3) ManBorchI, 52, r : Item voer denwijn... by her Adrianen Joseps

canonick van Antwerpen gedroncken gegeuen tsamen st vj mites.
4) BruxHist., n, 499. Rek., 39, r, 46, r.
6) Henry de Berghes was Bishop of Gambrai from 1480 to his de
October 7, 1502 : Bust., 5, 7, 8, &c ; and James of Groy from 1502
he was succeeded by his nephews William of Croy, 1516-1519, an
by Robert of Groy, 1519-1556 : Cran., 1, d, 23, a-c, 51, b ; BelgC
351-355; Berliere, 82.
7) James of Groy had a castle at Dilbeek, near Brussels, where
on August 15,1516 : BelgChron., 353; Moeller, 138, 281.
8) Possibly the relation was only that of nephew to uncle.

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or Kyfhoeck ') belonged to the

sent his son to study in Italy, w
Rector of the Students Corporation in the University of
Bologna *), and recorded as such amongst the members of the
Natio Germanica in 1474 3). On his return to the Netherlands,
he was endowed with several preferments : he became Dean
of Hilvarenbeek and of St. Oedenrode, as well as provost of
Cambrai Cathedral; at his decease, on November 14, 1511 4),

Busleyden composed an epitaph praising him for his eloquence,

his piety and his faithfulness 5).
Nicolas van Nispen was with vanVessem the great promotor
of the new Institute. He took a considerable share in the

providing of a sound financial basis : he looked for judicio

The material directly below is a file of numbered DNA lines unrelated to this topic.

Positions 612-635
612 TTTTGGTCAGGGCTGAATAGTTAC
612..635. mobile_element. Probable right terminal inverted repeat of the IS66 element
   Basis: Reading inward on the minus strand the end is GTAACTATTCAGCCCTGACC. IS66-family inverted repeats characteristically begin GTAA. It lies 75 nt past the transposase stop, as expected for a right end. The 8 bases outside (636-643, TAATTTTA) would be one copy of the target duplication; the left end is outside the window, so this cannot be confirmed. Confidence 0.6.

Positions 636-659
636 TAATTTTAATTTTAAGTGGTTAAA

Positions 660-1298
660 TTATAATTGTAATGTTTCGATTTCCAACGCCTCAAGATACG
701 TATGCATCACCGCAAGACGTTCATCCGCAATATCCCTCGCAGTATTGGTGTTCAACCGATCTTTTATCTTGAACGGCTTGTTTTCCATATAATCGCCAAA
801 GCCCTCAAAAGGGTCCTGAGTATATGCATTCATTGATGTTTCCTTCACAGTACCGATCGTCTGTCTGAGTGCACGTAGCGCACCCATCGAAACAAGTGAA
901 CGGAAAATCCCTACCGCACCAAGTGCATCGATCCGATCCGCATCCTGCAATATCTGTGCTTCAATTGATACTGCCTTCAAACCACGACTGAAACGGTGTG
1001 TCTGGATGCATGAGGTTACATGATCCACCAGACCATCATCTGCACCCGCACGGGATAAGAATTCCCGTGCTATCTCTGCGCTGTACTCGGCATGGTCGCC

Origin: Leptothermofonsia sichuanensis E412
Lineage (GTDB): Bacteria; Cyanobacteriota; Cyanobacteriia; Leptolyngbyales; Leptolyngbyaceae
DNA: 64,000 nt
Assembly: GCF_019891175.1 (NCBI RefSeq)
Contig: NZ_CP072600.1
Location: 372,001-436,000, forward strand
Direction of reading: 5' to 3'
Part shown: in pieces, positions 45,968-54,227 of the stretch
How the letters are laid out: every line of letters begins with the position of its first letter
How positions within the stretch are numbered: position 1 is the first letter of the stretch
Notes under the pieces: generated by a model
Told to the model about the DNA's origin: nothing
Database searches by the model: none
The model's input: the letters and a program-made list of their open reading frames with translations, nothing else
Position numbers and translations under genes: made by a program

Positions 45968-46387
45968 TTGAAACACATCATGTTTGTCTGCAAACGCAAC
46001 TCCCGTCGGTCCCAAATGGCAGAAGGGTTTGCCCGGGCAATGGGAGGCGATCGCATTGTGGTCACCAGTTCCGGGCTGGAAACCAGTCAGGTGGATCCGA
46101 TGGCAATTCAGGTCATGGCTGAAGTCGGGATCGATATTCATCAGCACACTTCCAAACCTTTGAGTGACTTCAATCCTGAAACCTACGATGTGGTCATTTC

investments, and journeyed through the country to purch
advantageous rents and property, so as to ensure stability
the enterprise 6); he contributed as much as he could to so
') In the Necrologium Ecclesice Bealce Marice Opidi de Breda is
mentioned on April 11, the Obitus Domicelle Johanne de Kyefhoeck

uxor is quondam Ade de Nispen, anno 1476, for a yearly gift of ' iiii
silig.'; she was the daughter of Florent, and of Aleydis van der Werve;
her and her husband's pedigrees and epitaphs are given e.g., in Mallhias
Baien, Beschrijving der Stadt Dordrecht : Dordrecht, 1677 : 1158; cp.

Hoynck, III, i, 358. An Andreas de Nispen matriculated in Cologne in

1432, a Joannes de ., of Breda, in 1455 : Keussen, I, 174, is, 260, 25.

!) Cp. DeutStud., 32-33.

3) Knod, 203 : ' D. Johannes de Nispen vel de Hispen, de Breda,
scbolarium Utriusque Universitatis Rector' ; the register notes that for
the inscription one florin was received ' a nobili et generosod. Johanne

de Hispen huiusalmi gymnasii Bononiensis rectore digniss.' Cp. C.

Malagola, Monographie Storiche : Bologna, 1887 : 172 ; Dallari, I Botuli
dei Leltori... dello Studio Bolognese : Bologna, 1888 : 94; Bust, 208.
4) The Necrologium Eccl. B. Marice de Breda mentions for Nov. 14 :
Obitus Magistri Johannis de Nyspen quondam Decani Bekensis : Capitulo
xn st. et Capellanis todidem anno 1511 : Hoynck, III, i, 415.

5) Bit si., 208-210; the epitaph is entitled in the original : Epita. D.

loan. Nijspen, Iuris Cano. Doctoris, Decani Bodeil ; it recalls various